But that’s where the connections start to get weirdly specific. Throughout the prequels, the Jedi warn Anakin to set aside his personal attachments, like his affections for Padme, and focus on his goals as a member of the order. In The Room, Lisa’s mom Claudette plays the same role for her daughter, telling her that love should have nothing to do with her choices in life, and that she too should set aside her romantic attachments in favor of what’s best for her future.
If that weren’t enough, in both films, the turning point in a major relationship hinges on a recording of some misdeed. Whether it’s a tape recorder out of an 1980s primetime soap that reveals Lisa’s infidelity or holographic security footage of Anakin killing younglings, for both Johnny and Obi Wan, “only pain do they find” when reviewing the tapes. And to top it all off, there’s even suspiciously similar lines, like Anakin’s infamous pronouncement that “from my point of view, the Jedi are evil” in Revenge of the Sith and a friend telling Lisa, “Your point of view is so different from mine” in The Room.
At a broader level, both movies feature wooden acting, characters randomly appearing and disappearing, and a final fight between the former bosom buddies that ends with our “hero” in dire straits, cursing both his friend and his paramour. The connections are uncanny.
So what can we take away from all these parallels? While Star Wars creator George Lucas and The Room’s writer/director/star/oddball Tommy Wiseau are obviously very different filmmakers in terms of their level of talent, their crutches are the same. It’s easy for any storyteller, no matter their abilities or accomplishments (or lack thereof), to fall back on having their characters simply announce their feelings or motivations or simply devolve into tired love triangles in an attempt to manufacture drama and meaningful conflict, regardless of the setting or skill at play.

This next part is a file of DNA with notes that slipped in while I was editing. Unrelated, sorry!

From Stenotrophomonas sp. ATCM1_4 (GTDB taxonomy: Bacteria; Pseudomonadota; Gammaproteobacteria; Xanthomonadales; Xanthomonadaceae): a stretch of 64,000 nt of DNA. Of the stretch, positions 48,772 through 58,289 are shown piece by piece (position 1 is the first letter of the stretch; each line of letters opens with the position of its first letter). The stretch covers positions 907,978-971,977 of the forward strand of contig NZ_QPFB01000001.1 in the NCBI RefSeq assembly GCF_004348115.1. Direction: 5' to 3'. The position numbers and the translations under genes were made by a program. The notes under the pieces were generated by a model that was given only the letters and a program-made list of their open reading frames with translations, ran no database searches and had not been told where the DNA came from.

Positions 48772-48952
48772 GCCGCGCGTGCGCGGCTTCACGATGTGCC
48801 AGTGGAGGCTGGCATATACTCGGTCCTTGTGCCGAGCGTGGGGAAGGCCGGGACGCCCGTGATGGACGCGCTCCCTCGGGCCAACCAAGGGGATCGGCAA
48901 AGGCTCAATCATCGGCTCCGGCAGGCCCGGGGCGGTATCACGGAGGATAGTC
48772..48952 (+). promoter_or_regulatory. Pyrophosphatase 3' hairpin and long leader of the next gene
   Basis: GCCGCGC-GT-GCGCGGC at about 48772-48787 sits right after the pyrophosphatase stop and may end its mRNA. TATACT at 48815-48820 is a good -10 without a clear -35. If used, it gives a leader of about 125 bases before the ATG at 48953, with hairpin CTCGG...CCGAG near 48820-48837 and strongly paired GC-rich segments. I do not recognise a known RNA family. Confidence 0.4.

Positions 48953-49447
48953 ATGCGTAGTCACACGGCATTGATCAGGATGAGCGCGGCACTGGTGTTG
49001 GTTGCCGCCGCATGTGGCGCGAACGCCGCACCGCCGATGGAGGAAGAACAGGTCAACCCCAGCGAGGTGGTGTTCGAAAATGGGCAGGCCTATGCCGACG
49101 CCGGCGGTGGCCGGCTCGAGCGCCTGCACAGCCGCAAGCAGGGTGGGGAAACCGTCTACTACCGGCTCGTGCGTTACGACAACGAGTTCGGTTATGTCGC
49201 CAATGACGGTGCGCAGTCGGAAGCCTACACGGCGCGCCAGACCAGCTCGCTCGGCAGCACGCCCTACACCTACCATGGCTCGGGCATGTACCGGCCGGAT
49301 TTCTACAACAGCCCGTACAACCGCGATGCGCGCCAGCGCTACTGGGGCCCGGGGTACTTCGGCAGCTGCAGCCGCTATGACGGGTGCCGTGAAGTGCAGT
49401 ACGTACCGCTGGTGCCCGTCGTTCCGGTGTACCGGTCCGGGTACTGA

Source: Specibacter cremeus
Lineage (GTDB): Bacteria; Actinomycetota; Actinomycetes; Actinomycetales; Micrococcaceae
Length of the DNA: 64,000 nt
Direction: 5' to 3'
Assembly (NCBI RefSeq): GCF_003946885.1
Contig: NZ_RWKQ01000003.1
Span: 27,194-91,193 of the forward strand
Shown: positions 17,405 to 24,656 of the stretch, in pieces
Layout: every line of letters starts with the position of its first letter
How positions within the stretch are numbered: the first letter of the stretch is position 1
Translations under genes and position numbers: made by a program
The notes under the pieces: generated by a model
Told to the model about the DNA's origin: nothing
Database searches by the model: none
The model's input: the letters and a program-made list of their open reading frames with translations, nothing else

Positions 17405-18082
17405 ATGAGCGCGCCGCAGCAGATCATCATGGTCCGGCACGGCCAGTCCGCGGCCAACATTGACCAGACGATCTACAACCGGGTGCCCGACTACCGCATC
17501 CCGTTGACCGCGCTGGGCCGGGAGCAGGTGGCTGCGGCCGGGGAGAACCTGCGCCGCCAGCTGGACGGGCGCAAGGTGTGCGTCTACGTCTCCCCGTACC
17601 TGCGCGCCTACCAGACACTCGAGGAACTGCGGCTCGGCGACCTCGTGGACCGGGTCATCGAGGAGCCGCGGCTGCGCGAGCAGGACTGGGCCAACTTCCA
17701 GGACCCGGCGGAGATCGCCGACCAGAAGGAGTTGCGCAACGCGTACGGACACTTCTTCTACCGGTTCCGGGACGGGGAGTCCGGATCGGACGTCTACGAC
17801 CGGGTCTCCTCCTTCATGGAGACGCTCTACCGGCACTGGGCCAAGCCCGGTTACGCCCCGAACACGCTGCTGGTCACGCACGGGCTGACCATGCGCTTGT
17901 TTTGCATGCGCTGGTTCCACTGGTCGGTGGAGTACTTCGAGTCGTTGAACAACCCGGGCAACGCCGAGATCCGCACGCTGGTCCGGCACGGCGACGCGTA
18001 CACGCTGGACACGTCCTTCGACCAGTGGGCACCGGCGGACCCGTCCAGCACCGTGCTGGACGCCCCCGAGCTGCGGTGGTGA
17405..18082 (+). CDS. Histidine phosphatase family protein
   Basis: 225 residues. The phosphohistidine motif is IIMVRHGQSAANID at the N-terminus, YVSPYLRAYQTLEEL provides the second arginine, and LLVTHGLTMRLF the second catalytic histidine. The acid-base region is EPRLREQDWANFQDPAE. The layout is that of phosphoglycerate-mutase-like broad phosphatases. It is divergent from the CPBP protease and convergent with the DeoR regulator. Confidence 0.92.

It shows that any creator, no matter how decorated or inexperienced, can try to boost the tragedy factor of their story by opting for easy interpersonal drama. But if they can’t capture the real human feeling behind that — if they can’t craft characters who could carry that sort of emotion — then the results turn out funny or flat rather than forceful, whether your budget is $6 million from selling blue jeans or $106 million from selling countless Wookie lunchboxes.
But maybe there’s a silver lining to this unexpected concordance. Tommy Wiseau himself recently expressed enthusiastic interest in directing and/or starring in a Star Wars film. Some more adventurous fans have speculated that Wiseau himself, with his Mos Eisley Cantina visage and halting affect, may genuinely be from a galaxy far, far away, making him ideally suited for the job.
Wiseau may not be the creative equal of J.J. Abrams, Gareth Edwards, Rian Johnson, or Ron Howard. But for the George Lucas fans out there who have yearned and petitioned for the return of the man who started it all, Wiseau may just be the unlikely visionary who’s able to create something closer to the spirit of Lucas’s last Star Wars film than even his more pedigreed colleagues. Let’s hope Wiseau gets the chance to say “Oh hi Mark” to Mr. Hamill sooner rather than later.